Another First For The Lone Star State
Roadside Park On A Dirt Road
Athens Weekly Review
April 14, 1966
By Gurley Sanders
Athens Review Staff Writer
Texas was one of the first states to gain repute for roadside parks, where tourists can stop to relax for a while or to eat a picnic meal.
A Murchison woman, Mrs. Florence Rice, has formulated plans that are expected to secure another first for the Lone Star State. She is working assiduously
for the creation of a roadside park on a dirt road north of Murchison.
Nature supplied the chosen spot with a fine spring of cool water that has served several generations of area residents, and now Mrs. Rice is going after the
other necessary accoutrements, such as picnic tables.This is probably the only dirt road in Texas ever to inspire the blooming of a roadside park.
Tourism is not a major industry on this remote country road, a road that probes its way erratically through the woods from Farm Road 773 north of Murchison
to a juncture with State Highway 19 to the west; and the park will not be a state park, like those which are situated on well traveled highways, but a park created mostly by individuals.
Mrs. Rice is not seeking the tourist trade; what she envisons is a park that will provide facilities for picnics and family outings for people of Henderson County.
She said the spring will be curbed by the county and equipped with a hand pump to facilitate the extraction of its water.
For more than a century people have sprawled flat on their stomachs and siphoned up the refreshing water in the manner of a horse, or else dipped a cup or jar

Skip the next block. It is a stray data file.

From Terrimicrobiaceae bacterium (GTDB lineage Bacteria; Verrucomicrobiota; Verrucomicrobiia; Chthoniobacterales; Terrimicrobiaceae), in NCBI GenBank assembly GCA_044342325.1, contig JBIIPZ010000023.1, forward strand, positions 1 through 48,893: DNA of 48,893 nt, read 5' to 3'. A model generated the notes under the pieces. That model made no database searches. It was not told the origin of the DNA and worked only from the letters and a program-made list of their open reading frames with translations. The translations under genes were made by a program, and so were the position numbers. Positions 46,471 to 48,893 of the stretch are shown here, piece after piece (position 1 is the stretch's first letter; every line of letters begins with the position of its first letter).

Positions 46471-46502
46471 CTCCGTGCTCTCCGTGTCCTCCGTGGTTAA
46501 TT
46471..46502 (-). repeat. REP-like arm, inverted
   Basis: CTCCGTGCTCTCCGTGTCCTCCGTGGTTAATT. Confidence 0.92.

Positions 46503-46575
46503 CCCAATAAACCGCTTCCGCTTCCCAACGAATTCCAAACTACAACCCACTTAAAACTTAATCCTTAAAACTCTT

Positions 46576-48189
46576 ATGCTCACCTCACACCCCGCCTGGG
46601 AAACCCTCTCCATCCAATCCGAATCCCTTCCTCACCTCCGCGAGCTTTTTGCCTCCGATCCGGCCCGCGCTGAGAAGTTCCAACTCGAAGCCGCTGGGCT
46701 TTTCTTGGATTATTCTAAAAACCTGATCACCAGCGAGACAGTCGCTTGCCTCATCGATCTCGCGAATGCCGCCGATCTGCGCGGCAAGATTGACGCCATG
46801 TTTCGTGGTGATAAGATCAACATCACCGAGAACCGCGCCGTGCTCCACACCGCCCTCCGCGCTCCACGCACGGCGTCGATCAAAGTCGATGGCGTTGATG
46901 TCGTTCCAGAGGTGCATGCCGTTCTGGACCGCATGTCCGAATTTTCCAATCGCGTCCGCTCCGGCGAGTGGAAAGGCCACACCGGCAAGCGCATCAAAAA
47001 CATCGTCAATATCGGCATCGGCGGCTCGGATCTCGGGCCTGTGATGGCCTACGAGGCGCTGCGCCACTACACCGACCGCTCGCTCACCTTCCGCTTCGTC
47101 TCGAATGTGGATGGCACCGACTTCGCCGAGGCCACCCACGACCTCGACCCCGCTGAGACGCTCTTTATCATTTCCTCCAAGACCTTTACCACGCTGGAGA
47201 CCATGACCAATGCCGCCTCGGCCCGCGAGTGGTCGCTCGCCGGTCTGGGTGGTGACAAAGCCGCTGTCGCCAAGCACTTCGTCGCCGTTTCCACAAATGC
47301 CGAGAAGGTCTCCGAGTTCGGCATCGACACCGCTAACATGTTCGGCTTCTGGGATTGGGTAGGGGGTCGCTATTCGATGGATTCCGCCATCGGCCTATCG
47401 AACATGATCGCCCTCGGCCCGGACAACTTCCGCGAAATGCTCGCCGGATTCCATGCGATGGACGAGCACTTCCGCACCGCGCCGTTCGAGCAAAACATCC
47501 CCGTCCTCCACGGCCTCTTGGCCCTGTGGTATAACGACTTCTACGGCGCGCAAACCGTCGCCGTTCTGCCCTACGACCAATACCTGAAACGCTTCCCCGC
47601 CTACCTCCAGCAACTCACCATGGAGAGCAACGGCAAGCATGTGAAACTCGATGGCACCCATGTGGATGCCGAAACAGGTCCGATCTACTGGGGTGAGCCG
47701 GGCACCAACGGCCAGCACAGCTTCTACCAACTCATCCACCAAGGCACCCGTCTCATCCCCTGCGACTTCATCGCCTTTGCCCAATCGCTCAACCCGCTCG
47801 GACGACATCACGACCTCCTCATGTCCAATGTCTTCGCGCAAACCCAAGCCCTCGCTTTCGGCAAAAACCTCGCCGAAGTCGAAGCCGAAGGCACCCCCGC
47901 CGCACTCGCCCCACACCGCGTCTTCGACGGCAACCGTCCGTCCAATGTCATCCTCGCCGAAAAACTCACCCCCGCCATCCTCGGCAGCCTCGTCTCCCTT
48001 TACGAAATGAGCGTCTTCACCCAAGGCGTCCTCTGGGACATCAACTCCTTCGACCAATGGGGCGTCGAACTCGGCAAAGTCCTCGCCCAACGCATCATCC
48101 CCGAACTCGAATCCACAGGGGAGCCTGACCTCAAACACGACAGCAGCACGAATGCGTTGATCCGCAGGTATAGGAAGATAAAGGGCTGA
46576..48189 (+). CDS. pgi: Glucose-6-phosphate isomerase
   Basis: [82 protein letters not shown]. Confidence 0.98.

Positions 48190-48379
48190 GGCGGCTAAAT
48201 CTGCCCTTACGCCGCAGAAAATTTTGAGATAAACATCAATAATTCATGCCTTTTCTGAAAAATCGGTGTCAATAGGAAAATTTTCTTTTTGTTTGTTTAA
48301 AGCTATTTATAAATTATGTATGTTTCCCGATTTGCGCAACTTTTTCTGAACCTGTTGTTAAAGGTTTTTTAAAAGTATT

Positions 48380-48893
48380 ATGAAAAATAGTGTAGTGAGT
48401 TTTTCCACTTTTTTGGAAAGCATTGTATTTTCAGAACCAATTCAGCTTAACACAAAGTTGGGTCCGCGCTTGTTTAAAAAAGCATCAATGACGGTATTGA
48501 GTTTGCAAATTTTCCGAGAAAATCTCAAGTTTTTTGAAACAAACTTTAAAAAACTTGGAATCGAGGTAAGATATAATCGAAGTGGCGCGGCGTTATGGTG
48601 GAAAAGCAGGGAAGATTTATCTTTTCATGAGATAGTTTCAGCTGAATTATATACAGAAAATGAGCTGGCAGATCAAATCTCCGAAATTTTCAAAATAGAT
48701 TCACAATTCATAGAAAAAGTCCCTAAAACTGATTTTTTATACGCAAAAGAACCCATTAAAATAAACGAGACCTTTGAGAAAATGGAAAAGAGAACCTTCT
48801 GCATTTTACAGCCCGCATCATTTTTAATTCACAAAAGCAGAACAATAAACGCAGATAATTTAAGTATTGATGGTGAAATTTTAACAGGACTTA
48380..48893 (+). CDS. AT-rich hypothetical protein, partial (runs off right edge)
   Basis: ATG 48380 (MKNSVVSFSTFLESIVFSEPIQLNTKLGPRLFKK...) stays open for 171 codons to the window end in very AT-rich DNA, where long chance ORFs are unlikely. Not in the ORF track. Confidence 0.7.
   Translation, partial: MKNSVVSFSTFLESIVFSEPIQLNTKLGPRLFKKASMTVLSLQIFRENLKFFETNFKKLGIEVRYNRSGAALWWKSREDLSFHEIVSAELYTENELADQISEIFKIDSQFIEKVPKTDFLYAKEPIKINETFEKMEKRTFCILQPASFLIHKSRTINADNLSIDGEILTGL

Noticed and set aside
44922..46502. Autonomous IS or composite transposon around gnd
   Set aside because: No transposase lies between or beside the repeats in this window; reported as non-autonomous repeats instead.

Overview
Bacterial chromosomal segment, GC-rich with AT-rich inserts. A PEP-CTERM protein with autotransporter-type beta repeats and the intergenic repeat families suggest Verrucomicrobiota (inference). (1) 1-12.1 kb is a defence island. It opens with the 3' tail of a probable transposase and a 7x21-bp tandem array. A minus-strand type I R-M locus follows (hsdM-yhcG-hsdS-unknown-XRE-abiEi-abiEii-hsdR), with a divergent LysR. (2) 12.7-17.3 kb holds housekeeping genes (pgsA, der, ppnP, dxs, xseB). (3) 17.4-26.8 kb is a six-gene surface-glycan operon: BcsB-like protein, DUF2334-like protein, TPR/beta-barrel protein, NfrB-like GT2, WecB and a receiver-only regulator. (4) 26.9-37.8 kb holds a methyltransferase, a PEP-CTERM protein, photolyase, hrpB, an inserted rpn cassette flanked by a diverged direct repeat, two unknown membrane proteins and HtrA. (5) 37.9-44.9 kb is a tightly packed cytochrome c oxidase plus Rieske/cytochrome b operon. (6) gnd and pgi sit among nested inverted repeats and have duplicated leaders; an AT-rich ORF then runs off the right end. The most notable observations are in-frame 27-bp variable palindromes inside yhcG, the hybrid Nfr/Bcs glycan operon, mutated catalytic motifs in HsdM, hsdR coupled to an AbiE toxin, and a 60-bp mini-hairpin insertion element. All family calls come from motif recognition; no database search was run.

into the bubbling spring. Cupped hands likewise served admirably well for the purpose. But Mrs. Rice is partial to modern conveniences and wants to simplify the procedure. To demonstrate to a photographer the complexities and difficulties of antiquated methods, she flattened herself before the spring in the fashion
employed by thirsty folks in the nineteenth century.
It is indeed a cumbersome way to get a drink. Perhaps a pump would be an improvement.
On the day that I was down there comparing the modern with the old, two county employees--W. J. Taylor and Levi Halbert-- were scraping the road with some heavy machinery that I couldn't call by name. Portions of the road were needing that thearapy, too.
Even without this manicuring, however, the road is far from impassable; and Mrs. Rice's park should be easily accesible to all who wish to use it.
I remember going to this park when I was a young girl growing up in the Bethel community. My grandparents and the New Walton Community news writer were friends. We often went to this park. I recently went by to look for the park but nothing remains of the park today except a empty spot where it once was located. I have asked a couple of people about what year the park was abandoned and they seem to think around the middle 1980's. The Arms cemetery is next to where the Featherston Park use to be. If you have any pictures or information about the Featherston Park I would love to post it here.
Contact Laura Gregory Roberts
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